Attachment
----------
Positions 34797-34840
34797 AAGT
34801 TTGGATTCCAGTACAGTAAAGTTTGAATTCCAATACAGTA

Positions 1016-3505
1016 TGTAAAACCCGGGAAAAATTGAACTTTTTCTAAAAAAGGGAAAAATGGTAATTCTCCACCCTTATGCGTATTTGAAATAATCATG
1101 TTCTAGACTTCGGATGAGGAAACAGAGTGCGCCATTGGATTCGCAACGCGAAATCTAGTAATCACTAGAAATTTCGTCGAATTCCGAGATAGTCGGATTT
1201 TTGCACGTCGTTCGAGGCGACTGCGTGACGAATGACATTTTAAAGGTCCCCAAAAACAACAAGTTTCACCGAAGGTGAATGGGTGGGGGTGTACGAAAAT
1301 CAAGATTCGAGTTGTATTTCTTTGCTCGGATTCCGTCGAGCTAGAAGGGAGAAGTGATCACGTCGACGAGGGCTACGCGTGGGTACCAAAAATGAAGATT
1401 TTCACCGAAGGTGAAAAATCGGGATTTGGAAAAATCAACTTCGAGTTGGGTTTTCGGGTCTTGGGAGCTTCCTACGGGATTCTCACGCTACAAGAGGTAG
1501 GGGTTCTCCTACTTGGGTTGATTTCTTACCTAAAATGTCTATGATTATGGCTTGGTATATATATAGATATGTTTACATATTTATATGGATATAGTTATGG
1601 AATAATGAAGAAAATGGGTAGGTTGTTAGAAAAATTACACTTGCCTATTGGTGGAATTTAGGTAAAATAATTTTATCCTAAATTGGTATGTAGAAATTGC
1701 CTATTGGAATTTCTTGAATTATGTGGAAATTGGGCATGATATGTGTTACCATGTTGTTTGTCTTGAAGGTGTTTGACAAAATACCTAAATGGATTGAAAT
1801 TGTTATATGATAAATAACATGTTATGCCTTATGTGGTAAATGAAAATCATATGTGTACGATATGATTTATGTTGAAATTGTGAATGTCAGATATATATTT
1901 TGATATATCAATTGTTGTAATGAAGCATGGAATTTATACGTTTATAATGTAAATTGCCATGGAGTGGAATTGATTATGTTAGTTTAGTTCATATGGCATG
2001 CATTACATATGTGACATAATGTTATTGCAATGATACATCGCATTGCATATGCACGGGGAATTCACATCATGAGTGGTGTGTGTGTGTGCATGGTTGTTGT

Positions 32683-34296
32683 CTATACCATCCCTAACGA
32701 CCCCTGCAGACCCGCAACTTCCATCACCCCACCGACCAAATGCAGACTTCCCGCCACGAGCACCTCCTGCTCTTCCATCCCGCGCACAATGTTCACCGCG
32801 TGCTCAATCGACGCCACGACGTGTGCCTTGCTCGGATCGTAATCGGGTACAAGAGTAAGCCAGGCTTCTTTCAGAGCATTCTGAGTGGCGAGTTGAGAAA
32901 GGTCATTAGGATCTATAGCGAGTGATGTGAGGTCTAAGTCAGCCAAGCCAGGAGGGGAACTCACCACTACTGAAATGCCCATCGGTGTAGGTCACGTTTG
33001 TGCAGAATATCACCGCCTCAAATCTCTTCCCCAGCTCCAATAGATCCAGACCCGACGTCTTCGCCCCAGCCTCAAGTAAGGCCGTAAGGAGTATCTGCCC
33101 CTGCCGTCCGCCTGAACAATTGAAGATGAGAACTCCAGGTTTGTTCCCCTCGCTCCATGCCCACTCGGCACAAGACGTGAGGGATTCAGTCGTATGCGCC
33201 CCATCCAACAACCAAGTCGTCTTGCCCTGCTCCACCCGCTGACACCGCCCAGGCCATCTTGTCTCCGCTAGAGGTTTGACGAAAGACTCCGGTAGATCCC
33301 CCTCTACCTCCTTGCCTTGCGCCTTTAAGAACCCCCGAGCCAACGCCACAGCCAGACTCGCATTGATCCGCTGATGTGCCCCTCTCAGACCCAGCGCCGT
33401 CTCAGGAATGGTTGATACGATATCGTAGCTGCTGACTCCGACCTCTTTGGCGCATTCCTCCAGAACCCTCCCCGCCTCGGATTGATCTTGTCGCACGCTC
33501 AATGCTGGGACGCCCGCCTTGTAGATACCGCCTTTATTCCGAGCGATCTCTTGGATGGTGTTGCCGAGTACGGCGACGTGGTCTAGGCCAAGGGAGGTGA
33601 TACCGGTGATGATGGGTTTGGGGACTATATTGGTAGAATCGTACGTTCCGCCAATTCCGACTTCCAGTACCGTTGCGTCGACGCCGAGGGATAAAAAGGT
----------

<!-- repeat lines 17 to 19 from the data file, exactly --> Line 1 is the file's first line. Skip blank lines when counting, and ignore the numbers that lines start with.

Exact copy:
32683 CTATACCATCCCTAACGA
32701 CCCCTGCAGACCCGCAACTTCCATCACCCCACCGACCAAATGCAGACTTCCCGCCACGAGCACCTCCTGCTCTTCCATCCCGCGCACAATGTTCACCGCG
32801 TGCTCAATCGACGCCACGACGTGTGCCTTGCTCGGATCGTAATCGGGTACAAGAGTAAGCCAGGCTTCTTTCAGAGCATTCTGAGTGGCGAGTTGAGAAA